• Combine standards for a greater impact for Grade 2

    • Science - Some animals are nocturnal.
    • Language Arts - Write a narrative about the life of an animal and how it changes at night.
    • Literature - Read The Sunset Switch by Kathleen V. Kudlinski

Promote Everyone. Promote yourself by promoting others. Send photos to the newspaper. Advertise great programs. Display classroom projects in the media center! Check out some students Video Projects.

Invigorate Strategy 2 - Create a master list of all the people involved with your school. In what ways can you get everyone involved?

Establish Exciting Learning Environments

bearThe role of the school library media specialists is evolving. As educators, we've moved from the "sage on the stage" to the "guide on the side." In recent years, our role has shifted again to the role of "collaborator at the core" working side-by-side with both teachers and students. We learn from each other and immerse ourselves in the teaching/learning environment. School library media specialists act as information scientists modeling the inquiry process.

roller boyKids will be kids. Give them information tools and quality guidelines, then turn them loose on an information-rich problem. They'll find a creative solution.

Explore the following ideas for building technology-rich, engaging learning experiences for our students:

Authentic Problems, Authentic Products.

  • What would people our age be interested in reading about in a newsletter? Student-produced newsletters - visit The Facing History School Newsletter (blog site of high school in Manhattan, NY) and the Junior Seahawk News (Arbor Heights Elementary School, Seattle, WA).
  • What do you know that others our age may not?

Contextual Literature, Contextual Experiences. Quality literature can provide meaningful examples for child and young adults who sometimes fail to see the relevant of what they're learning in science, social studies, or other areas. A work of historical fiction can link the factual information about a time period to specific emotions and perspectives. A realistic fiction novel can help students empathize when they have only limited experience with a topic. Literature circles allow students choice in their reading. In addition students have an environment to share ideas and connections. Consider reading along with your students on a closely related topic so they view you as a reader.

  • Global Perspectives - Afghanistan
  • The Breadwinner and Parvana's Journey by Deborah Ellis (Reading Level 4.5)
  • The Kite Runner by Khaled Hosseini (Reading Level Adult)

Ellie and Hosseini

Presidental seal from Ben's GuideDiverse Evidence, Diverse Conclusions. Real-world problems are ill-structured and often end up with many possible solutions. Students must learn to gather and evaluate evidence from many sources and weight possible conclusions.

Dynamic Data, Dynamic Decisions. Data can be interpreted many ways. Students need experiences analyzing and synthesizing data, identifying trends, drawing inferences, predicting future trend, and drawing conclusions.

Essential Sources, Essential Questions. Introduce key sources to support student information inquiry. Focus on "big ideas" that challenge student thinking.

Powerful Pictures, Powerful Perspectives. Focus on a visual that will elicit an emotional response. Use this visual as a springboard for asking questions and exploring individual perspectives. Write about the point of view of someone related to the photograph. Be sure to incorporate and identify factual information as well as opinions.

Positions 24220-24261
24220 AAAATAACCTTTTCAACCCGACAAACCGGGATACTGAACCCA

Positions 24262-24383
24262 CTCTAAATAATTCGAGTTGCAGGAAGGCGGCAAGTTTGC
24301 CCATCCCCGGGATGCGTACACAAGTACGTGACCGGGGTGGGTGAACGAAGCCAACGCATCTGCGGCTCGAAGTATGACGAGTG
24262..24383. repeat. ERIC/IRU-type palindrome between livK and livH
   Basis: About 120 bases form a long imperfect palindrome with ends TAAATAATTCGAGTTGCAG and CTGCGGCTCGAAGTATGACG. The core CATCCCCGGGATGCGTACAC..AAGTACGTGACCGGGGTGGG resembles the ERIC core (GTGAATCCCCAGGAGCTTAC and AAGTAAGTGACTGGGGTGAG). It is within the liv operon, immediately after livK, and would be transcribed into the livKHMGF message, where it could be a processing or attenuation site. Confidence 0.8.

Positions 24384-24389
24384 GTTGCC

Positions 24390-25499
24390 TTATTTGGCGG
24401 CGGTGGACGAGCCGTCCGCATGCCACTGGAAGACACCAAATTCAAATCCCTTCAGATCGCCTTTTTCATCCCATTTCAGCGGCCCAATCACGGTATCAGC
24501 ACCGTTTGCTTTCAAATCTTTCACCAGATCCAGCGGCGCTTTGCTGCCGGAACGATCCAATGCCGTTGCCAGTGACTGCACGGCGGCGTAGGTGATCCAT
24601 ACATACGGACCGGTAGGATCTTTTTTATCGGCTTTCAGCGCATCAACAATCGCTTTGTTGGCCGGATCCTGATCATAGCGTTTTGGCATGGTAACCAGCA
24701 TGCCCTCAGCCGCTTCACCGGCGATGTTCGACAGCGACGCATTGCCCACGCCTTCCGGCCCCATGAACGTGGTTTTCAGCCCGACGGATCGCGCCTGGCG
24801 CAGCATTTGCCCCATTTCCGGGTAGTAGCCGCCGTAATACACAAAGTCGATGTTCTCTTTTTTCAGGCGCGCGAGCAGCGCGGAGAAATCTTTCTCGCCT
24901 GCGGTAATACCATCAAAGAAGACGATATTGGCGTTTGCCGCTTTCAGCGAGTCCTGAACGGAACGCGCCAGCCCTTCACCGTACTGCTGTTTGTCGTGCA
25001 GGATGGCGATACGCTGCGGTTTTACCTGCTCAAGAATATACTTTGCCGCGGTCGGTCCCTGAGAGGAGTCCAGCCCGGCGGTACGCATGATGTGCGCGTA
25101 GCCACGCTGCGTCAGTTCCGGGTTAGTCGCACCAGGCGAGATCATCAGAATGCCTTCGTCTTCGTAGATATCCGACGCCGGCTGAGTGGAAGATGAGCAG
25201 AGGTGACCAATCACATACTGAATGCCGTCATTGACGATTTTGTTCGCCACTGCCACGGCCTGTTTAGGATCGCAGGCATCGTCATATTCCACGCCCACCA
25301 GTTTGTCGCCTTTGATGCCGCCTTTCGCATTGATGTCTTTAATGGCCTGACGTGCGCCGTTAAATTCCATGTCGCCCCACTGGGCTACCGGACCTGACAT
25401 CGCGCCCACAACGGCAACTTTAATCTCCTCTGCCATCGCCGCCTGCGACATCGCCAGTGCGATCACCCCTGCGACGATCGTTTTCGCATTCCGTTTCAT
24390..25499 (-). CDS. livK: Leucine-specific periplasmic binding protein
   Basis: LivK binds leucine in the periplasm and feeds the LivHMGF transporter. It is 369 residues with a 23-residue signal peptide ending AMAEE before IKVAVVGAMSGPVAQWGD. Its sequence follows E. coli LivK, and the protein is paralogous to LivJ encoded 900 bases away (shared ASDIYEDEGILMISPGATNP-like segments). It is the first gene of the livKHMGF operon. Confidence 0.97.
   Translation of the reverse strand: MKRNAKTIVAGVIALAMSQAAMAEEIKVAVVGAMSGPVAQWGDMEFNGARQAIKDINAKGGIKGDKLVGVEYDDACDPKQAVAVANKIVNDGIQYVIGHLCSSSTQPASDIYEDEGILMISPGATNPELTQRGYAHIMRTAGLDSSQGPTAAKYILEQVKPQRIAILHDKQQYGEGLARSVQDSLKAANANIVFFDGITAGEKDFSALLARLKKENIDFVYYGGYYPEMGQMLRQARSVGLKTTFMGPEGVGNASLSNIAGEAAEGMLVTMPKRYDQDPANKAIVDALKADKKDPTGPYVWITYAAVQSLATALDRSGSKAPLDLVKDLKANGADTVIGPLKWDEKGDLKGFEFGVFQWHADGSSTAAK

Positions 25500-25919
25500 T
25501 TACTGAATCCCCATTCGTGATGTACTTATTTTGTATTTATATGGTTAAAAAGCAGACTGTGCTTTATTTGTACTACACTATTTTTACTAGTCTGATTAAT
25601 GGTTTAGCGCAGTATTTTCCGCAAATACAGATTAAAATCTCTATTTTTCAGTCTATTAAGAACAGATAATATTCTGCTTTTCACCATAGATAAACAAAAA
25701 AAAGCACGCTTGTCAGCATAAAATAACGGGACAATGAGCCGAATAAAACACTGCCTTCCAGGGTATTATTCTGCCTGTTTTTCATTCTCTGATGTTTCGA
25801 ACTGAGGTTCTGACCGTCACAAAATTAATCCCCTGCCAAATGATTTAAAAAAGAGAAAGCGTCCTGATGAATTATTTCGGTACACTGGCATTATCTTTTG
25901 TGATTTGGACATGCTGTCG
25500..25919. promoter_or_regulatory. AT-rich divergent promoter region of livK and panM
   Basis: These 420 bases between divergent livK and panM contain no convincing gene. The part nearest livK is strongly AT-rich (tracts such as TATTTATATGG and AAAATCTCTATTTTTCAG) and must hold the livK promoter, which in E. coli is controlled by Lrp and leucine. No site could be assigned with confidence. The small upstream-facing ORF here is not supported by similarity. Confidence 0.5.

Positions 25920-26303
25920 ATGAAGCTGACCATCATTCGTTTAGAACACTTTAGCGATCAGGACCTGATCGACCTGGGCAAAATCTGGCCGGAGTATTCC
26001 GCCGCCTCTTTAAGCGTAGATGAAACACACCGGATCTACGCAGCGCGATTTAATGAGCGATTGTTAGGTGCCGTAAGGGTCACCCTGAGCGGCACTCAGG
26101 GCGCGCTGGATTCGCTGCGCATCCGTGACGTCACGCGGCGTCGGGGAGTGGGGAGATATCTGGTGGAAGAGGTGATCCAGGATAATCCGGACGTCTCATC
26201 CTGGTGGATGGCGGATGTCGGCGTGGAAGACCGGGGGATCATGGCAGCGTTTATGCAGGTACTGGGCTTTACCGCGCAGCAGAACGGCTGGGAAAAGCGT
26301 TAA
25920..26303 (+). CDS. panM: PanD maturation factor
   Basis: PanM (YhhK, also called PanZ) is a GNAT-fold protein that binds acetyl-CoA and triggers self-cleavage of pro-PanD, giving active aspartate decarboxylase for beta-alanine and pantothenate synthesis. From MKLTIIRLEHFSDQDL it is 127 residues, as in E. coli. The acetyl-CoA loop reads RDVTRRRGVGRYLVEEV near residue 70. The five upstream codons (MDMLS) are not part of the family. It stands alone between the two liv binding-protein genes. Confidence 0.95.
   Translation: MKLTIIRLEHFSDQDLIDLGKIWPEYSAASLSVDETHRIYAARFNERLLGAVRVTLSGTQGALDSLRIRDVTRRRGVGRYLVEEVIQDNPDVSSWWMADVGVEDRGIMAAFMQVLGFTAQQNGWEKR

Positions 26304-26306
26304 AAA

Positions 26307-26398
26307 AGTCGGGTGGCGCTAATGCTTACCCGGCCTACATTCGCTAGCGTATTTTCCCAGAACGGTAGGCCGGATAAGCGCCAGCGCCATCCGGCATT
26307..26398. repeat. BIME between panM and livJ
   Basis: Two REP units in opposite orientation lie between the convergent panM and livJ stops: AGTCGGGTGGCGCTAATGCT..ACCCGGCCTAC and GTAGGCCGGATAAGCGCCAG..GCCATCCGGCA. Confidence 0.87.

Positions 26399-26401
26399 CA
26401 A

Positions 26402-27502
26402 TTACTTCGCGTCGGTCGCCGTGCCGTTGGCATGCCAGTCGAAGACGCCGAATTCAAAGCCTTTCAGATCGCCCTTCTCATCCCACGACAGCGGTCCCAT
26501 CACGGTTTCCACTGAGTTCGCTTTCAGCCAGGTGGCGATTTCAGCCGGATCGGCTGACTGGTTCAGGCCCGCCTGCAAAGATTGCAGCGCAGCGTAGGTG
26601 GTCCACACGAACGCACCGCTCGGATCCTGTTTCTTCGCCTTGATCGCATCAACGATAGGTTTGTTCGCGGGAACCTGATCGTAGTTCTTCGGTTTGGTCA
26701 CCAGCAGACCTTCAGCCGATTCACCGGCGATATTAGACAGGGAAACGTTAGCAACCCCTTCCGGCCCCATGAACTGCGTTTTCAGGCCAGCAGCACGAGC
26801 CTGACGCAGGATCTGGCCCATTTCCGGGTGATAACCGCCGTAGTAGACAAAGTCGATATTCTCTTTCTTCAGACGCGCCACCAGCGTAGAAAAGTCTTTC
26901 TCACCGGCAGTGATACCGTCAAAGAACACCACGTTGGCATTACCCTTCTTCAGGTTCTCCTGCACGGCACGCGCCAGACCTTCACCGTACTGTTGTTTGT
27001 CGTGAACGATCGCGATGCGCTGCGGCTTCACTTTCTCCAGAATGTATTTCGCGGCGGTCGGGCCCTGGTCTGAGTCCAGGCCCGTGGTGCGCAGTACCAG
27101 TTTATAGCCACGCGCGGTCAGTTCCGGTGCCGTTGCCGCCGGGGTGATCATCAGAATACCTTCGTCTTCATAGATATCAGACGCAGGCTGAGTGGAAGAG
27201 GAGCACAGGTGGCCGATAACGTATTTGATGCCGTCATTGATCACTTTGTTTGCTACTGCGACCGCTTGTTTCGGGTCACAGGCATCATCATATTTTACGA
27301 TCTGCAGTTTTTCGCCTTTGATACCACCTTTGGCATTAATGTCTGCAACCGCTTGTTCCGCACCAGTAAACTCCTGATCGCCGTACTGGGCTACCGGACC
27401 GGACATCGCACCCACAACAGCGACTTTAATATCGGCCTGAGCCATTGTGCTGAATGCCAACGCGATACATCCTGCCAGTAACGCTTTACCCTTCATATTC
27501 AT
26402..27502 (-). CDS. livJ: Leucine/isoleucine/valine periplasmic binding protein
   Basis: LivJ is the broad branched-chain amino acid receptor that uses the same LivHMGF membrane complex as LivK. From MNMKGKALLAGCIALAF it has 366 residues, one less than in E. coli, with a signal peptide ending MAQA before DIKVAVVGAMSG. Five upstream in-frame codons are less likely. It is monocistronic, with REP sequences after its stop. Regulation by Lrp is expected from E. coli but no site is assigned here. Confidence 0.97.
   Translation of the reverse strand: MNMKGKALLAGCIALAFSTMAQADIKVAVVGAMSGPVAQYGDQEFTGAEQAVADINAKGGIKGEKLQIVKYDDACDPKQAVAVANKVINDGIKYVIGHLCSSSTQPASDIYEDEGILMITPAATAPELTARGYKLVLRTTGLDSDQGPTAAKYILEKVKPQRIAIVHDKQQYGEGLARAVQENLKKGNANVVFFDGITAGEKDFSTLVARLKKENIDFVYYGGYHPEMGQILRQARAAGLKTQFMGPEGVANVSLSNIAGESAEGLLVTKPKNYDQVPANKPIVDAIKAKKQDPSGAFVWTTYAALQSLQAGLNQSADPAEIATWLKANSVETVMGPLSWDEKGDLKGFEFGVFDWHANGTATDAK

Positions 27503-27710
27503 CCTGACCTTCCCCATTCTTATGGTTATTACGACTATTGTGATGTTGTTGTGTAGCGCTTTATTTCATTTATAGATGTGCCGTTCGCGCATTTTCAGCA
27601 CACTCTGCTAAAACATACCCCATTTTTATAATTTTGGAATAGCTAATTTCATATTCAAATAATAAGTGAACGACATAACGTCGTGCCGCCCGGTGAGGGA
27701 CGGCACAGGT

Invigorate Strategy 3 - Re-examine your recent collaborations with teachers. Are you designing engaging learning environments? Consider ways to promote inquiry and the love of information exploration.

Demonstrate Unique Value

researchSchool library media specialists have a unique place in the life of the school. The learning community needs to be aware of your unique perspective and value.

You already have a vital program, you're reading this! You're interesting in the health of your program. You need to collect, document, and share evidence of your success!

Build Foundations.

  • Marketing Plan - You need to sell yourself, your services, your resources, your skills, and your relationships.
    • The media specialist must know all standards and learning needs of children
    • Ask yourself:
      • What do you, your center, and your program offer?
      • How do you connect to all standards and all learners
  • Instructional Plan - Plan a year ahead and be ready with lessons, ideas, and the teachable moment; keep notes about what went well and what didn’t so the teacher doesn’t have to keep these notes.
  • Know the Research - Why school library media programs are essential

Research on WHY we’re essential

Lance, K. C. (2002). How school librarians leave no child behind: The impact of school library media programs on academic achievement of U.S. public school students [Electronic version]. School Libraries in Canada, 22, 3-6.

Library Media Program Data Sources
http://eduscapes.com/sms/program/data.html

Loertscher, D. V., & Champlin, C. (2002). Indiana learns: Increasing Indiana’s student academic achievement through school library media and technology programs. Salt Lake City, UT: Hi Willow Research and Publishing.

Lonsdale, M. (2003). Impact of school libraries on student achievement: A review of the research. Australian Council for Educational Research. Available: http://www.asla.org.au/research/

NCES (2002). School Library Media Centers: Selected results from the Education Longitudinal Study of 2002 (ELS:2002). Available: http://nces.ed.gov/pubsearch/pubsinfo.asp?pubid=2005302

Technology-based Learning and Evidence-based Decisionmaking
http://eduscapes.com/sms/program/evidence.html

Plan Leadership Strategies.

  • Know your teachers – who are they? Person interests? Teaching style
    • Develop mutual respect through building quality interactions
    • What are the Strengths, Weaknesses, Opportunities, and Problems?
    • Meet the teacher where they are… you need a radar to figure out exactly what they want, need, anticipate.
  • Know the curriculum – what’s expected? What are challenges? Learning styles and developmentally appropriate activities